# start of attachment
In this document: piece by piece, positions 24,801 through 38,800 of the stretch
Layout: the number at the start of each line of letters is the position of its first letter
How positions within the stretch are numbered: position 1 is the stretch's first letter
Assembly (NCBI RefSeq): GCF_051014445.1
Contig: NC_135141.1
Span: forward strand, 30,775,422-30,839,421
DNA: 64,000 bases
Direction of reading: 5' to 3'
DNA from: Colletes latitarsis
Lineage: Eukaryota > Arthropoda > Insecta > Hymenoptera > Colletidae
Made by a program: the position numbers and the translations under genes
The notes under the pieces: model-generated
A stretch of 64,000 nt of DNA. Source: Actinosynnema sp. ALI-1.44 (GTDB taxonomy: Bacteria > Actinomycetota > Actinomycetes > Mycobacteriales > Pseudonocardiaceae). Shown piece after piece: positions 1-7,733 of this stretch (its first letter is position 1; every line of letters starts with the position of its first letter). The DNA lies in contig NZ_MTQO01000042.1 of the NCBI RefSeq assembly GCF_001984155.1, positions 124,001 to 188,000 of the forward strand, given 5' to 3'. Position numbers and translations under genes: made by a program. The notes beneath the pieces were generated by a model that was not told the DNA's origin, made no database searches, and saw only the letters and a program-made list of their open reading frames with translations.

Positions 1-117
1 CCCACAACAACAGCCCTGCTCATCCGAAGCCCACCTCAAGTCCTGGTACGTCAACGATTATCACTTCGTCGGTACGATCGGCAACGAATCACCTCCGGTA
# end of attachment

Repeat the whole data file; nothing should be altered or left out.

In this document: piece by piece, positions 24,801 through 38,800 of the stretch
Layout: the number at the start of each line of letters is the position of its first letter
How positions within the stretch are numbered: position 1 is the stretch's first letter
Assembly (NCBI RefSeq): GCF_051014445.1
Contig: NC_135141.1
Span: forward strand, 30,775,422-30,839,421
DNA: 64,000 bases
Direction of reading: 5' to 3'
DNA from: Colletes latitarsis
Lineage: Eukaryota > Arthropoda > Insecta > Hymenoptera > Colletidae
Made by a program: the position numbers and the translations under genes
The notes under the pieces: model-generated
A stretch of 64,000 nt of DNA. Source: Actinosynnema sp. ALI-1.44 (GTDB taxonomy: Bacteria > Actinomycetota > Actinomycetes > Mycobacteriales > Pseudonocardiaceae). Shown piece after piece: positions 1-7,733 of this stretch (its first letter is position 1; every line of letters starts with the position of its first letter). The DNA lies in contig NZ_MTQO01000042.1 of the NCBI RefSeq assembly GCF_001984155.1, positions 124,001 to 188,000 of the forward strand, given 5' to 3'. Position numbers and translations under genes: made by a program. The notes beneath the pieces were generated by a model that was not told the DNA's origin, made no database searches, and saw only the letters and a program-made list of their open reading frames with translations.

Positions 1-117
1 CCCACAACAACAGCCCTGCTCATCCGAAGCCCACCTCAAGTCCTGGTACGTCAACGATTATCACTTCGTCGGTACGATCGGCAACGAATCACCTCCGGTA